Mary Lawson's second novel opens with a prologue that is a classic example of subtle and suspenseful storytelling. Two boys are playing on a farm in the far north of Canada. Solid 13-year-old Arthur and sprightly, handsome little Jake, are playing a game with knives. The idea is to throw your knife into the earth, as close as possible to your opponent's naked foot. When the game goes wrong and blood spills, the reader knows instantly that this is indicative of what is to come. Arthur and Jake could not be more different as siblings and those differences will only magnify as they grow older and lead - relentlessly - to tragedy.
In this fine novel, the finest moments come as Lawson describes the relationship between the two brothers. Plodding Arthur is hopeless at school and loves nothing better than cleaning his father's gun or helping to guide the plough horses. Jake is a spoiled ne're-do-well, indulged by their mother after several miscarriages and despised by their father for his manipulative laziness. In less able hands Jake could be a cardboard villain but, as Lawson's book progresses, we begin to understand his desperation at his inability to please their unforthcoming father, and his resentment of the good-natured Arthur. These mutual antagonisms come to a head in a shocking accident halfway through the book, entirely Jake's fault but resulting in a lifetime of guilt for his older brother.
Interwoven with their story is that of Ian, a local doctor's son, who gets to know the grown-up brothers when he goes to work on the farm. By then, Arthur is married, and Ian's motives are more than agricultural. Bereft of a mother himself, he has a teenage crush on Arthur's beautiful wife Laura, but his unconsummated obsession is to unlock the secrets in the brothers' pasts. Lawson handles the interweaving plot strands with consummate skill. Ian's story doesn't have the drama of Arthur and Jake's but, in compensation, there is a tender and humorous portrayal of his life with his overworked, divorced father. Their small rural community emerges vividly from these vignettes.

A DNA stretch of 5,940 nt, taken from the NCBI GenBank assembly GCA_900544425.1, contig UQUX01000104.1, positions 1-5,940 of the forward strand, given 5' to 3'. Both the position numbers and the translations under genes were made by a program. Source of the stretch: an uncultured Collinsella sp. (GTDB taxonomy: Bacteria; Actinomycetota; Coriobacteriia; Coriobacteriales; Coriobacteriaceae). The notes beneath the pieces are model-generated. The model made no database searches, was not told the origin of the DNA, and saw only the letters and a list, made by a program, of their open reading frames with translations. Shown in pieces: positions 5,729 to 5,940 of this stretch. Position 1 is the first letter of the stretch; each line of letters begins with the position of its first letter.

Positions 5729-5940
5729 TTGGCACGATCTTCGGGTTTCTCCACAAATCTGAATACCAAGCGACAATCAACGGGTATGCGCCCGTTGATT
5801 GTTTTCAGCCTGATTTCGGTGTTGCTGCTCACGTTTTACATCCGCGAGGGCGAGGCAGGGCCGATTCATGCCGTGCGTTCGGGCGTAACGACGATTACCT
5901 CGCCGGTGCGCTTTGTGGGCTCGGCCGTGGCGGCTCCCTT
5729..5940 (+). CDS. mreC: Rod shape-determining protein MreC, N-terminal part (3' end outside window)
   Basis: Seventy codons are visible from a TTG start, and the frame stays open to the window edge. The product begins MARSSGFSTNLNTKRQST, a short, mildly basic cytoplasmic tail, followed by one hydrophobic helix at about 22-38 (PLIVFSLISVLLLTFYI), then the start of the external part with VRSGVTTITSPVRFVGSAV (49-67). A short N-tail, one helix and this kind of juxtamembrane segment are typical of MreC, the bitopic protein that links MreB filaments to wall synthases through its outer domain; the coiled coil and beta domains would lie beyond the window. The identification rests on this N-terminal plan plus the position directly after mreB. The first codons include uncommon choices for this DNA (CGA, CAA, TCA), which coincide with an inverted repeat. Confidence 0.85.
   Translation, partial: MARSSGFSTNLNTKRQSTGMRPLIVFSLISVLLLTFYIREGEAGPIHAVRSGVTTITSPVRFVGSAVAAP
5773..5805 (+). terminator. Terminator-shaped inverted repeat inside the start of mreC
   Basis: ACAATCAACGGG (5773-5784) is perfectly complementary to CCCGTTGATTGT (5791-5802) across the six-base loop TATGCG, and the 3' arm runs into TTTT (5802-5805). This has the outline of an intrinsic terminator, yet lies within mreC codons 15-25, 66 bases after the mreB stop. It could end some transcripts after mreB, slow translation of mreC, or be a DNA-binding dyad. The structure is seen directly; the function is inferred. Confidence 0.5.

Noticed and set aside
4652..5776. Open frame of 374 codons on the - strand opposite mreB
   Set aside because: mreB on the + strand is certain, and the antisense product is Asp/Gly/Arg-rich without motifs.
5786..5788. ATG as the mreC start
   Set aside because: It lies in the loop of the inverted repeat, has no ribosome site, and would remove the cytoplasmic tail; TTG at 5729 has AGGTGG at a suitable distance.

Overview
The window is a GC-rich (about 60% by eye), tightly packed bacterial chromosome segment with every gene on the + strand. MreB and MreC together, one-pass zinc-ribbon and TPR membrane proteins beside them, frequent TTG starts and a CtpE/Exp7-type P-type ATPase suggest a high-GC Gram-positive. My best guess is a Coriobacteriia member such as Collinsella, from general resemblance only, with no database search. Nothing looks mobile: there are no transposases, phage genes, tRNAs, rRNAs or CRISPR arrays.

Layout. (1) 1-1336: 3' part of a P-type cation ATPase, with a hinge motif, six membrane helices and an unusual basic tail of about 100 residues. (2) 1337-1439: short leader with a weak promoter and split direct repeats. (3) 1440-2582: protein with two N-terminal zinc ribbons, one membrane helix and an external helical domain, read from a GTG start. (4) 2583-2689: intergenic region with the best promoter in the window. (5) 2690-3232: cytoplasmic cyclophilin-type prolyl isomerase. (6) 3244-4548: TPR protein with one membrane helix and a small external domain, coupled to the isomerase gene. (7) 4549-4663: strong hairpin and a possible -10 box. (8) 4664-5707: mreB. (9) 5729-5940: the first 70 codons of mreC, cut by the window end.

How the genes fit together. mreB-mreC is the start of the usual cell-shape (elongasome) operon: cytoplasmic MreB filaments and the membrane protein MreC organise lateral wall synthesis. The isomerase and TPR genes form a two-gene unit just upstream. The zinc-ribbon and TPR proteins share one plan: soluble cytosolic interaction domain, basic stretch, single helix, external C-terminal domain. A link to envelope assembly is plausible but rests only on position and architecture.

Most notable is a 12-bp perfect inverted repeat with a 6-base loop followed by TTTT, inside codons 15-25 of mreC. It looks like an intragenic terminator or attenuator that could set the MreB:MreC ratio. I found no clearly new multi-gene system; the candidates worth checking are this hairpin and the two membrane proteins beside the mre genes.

In a book that is mostly flawless, there is the occasional false note. When the young Ian first observes Arthur out in the fields with his plough and horses, he thinks of "a picture postcard of time gone by" which feels more like something the modern author thinks than the character Ian. But it's a minor rumple in the otherwise pristine texture of her prose. Lawson is a subtle stylist with an interesting story to tell. Her Booker longlisting should be a source of joy for everyone tired of self-indulgent "look at me" writing. The Other Side of the Bridge is a beautiful read, on every level.